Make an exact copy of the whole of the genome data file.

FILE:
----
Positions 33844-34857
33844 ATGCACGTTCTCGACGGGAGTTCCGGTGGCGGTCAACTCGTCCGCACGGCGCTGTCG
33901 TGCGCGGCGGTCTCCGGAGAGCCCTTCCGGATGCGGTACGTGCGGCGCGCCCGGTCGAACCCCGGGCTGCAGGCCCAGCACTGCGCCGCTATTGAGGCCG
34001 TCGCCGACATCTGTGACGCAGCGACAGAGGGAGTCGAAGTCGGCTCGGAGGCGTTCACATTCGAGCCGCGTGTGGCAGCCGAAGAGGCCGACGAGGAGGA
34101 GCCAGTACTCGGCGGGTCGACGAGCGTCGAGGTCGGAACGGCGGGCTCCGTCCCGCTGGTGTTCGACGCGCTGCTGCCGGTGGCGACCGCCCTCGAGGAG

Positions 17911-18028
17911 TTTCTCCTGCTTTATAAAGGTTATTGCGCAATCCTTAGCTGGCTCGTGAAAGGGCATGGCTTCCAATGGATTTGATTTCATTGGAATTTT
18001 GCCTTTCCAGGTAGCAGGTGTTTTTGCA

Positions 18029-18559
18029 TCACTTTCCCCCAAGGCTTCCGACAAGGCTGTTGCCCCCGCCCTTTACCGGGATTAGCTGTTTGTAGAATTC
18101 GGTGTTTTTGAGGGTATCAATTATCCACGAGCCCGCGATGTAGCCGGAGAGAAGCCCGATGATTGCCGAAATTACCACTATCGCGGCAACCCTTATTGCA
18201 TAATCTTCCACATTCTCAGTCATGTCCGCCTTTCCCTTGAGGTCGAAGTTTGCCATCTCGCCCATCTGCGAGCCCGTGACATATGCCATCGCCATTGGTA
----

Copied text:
Positions 33844-34857
33844 ATGCACGTTCTCGACGGGAGTTCCGGTGGCGGTCAACTCGTCCGCACGGCGCTGTCG
33901 TGCGCGGCGGTCTCCGGAGAGCCCTTCCGGATGCGGTACGTGCGGCGCGCCCGGTCGAACCCCGGGCTGCAGGCCCAGCACTGCGCCGCTATTGAGGCCG
34001 TCGCCGACATCTGTGACGCAGCGACAGAGGGAGTCGAAGTCGGCTCGGAGGCGTTCACATTCGAGCCGCGTGTGGCAGCCGAAGAGGCCGACGAGGAGGA
34101 GCCAGTACTCGGCGGGTCGACGAGCGTCGAGGTCGGAACGGCGGGCTCCGTCCCGCTGGTGTTCGACGCGCTGCTGCCGGTGGCGACCGCCCTCGAGGAG

Positions 17911-18028
17911 TTTCTCCTGCTTTATAAAGGTTATTGCGCAATCCTTAGCTGGCTCGTGAAAGGGCATGGCTTCCAATGGATTTGATTTCATTGGAATTTT
18001 GCCTTTCCAGGTAGCAGGTGTTTTTGCA

Positions 18029-18559
18029 TCACTTTCCCCCAAGGCTTCCGACAAGGCTGTTGCCCCCGCCCTTTACCGGGATTAGCTGTTTGTAGAATTC
18101 GGTGTTTTTGAGGGTATCAATTATCCACGAGCCCGCGATGTAGCCGGAGAGAAGCCCGATGATTGCCGAAATTACCACTATCGCGGCAACCCTTATTGCA
18201 TAATCTTCCACATTCTCAGTCATGTCCGCCTTTCCCTTGAGGTCGAAGTTTGCCATCTCGCCCATCTGCGAGCCCGTGACATATGCCATCGCCATTGGTA